Beaumont Hospital provides specific clinics in respect of people with Huntington’s disease and its department of psychology provides a specialist neuropsychology service for people diagnosed with Huntington’s disease. Patients referred to the service receive a detailed neuropsychological assessment that examines aspects of thinking, emotion and behaviour in line with international guidelines on the assessment of Huntington’s disease. Patients can also receive supportive psychotherapy and behavioural management, where appropriate. A supportive service for carers and family members of patients with Huntington’s disease is also available. The HSE has informed the Department that the clinic currently operates fortnightly but individual sessions are available by appointment outside of clinic hours.

In Galway, patients with Huntington’s disease are referred to the hospital’s movement disorder clinic. A clinical nurse specialist also attends the clinic in addition to providing a telephone advice and support service to patients each day during the week.

A six-storey unit in the Mid-Western Regional Hospital in Limerick will be completed in early 2014. It will bring together existing and, in some cases, deliver new services for patients under one roof at the hospital. Floor 1 of the unit will include a six-bed acute stroke unit with the most advanced diagnostic equipment. In addition, the floor will also accommodate a neurological centre. Among the neurological conditions to be treated in the new unit will be Huntington’s disease, Parkinson’s disease, motor neurone disease and muscular dystrophy.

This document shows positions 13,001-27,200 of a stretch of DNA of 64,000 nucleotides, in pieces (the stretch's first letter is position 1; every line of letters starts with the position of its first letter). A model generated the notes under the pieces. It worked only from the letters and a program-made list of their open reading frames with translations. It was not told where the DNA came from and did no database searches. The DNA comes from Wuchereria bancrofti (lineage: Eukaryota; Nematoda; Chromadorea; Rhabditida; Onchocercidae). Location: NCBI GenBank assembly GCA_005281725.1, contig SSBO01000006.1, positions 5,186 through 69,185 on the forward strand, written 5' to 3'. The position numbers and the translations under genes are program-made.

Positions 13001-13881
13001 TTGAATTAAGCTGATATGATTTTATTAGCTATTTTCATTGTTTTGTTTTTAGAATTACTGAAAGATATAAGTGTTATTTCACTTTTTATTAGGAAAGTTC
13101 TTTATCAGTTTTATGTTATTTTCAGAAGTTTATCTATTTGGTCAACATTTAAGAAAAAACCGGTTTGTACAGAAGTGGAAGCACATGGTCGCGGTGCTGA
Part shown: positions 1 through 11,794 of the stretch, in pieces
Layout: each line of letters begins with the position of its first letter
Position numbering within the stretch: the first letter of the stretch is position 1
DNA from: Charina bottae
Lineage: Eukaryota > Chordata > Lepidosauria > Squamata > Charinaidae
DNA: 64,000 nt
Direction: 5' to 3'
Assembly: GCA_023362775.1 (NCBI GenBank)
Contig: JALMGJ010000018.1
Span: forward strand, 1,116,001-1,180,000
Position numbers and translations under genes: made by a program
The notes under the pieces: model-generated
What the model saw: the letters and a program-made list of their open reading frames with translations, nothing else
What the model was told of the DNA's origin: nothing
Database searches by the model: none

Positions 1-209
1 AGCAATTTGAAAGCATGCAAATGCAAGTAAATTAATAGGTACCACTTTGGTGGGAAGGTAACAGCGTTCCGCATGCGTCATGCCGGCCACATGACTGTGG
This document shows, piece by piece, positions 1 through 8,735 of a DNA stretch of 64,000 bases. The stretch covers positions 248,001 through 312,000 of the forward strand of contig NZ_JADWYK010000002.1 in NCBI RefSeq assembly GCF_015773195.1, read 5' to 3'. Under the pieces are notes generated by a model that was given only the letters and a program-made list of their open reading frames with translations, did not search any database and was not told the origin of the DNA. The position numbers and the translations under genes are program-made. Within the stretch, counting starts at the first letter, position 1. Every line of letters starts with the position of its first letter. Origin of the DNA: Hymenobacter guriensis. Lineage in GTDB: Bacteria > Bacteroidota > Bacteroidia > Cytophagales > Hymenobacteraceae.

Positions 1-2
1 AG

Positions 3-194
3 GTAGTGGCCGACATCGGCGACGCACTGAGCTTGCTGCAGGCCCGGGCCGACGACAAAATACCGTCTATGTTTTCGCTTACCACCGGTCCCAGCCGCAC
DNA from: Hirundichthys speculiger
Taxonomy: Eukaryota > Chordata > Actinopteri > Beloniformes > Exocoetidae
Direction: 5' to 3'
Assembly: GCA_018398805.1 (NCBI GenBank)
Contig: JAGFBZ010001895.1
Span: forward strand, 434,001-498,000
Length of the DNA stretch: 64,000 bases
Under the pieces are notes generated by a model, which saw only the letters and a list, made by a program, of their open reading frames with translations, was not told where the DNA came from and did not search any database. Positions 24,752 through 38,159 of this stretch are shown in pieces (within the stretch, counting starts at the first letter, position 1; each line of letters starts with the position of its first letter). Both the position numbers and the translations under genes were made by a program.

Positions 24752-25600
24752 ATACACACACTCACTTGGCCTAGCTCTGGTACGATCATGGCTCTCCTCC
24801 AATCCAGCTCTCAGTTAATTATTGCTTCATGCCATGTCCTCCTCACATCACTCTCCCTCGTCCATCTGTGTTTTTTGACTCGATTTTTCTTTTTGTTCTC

I thank Senator Crown for raising the issue of Huntington’s disease. The Government is committed to advancing treatment and support for people who have rare neurological conditions through improved standards, quality of care, improved access to service and improved costs and efficiency. As I said, I have not addressed the medical card issue but I shall ensure that his message is delivered loud and clear.

Senator John Crown: Go raibh maith agat an tAire agus fáilte arís. I thank the Minister of State for her reply and I am grateful for the attention paid to the matter.

I ask her to convey three messages. First, please examine the medical card issue. I know that she will do so because I respect her word on the matter. Second, there must be some assessment of the adequacy of the arrangements that are in place for providing long-term care for the patients who sadly reach a very advanced stage of neurological deterioration that requires professional institutionalised care so can no longer can be cared for in the home. We must establish whether it is appropriate that they are assessed in the same way as everyone else who enters nursing home care. Third, we must consider establishing a national strategy for chronic neurodegenerative care. I thank the Minister of State.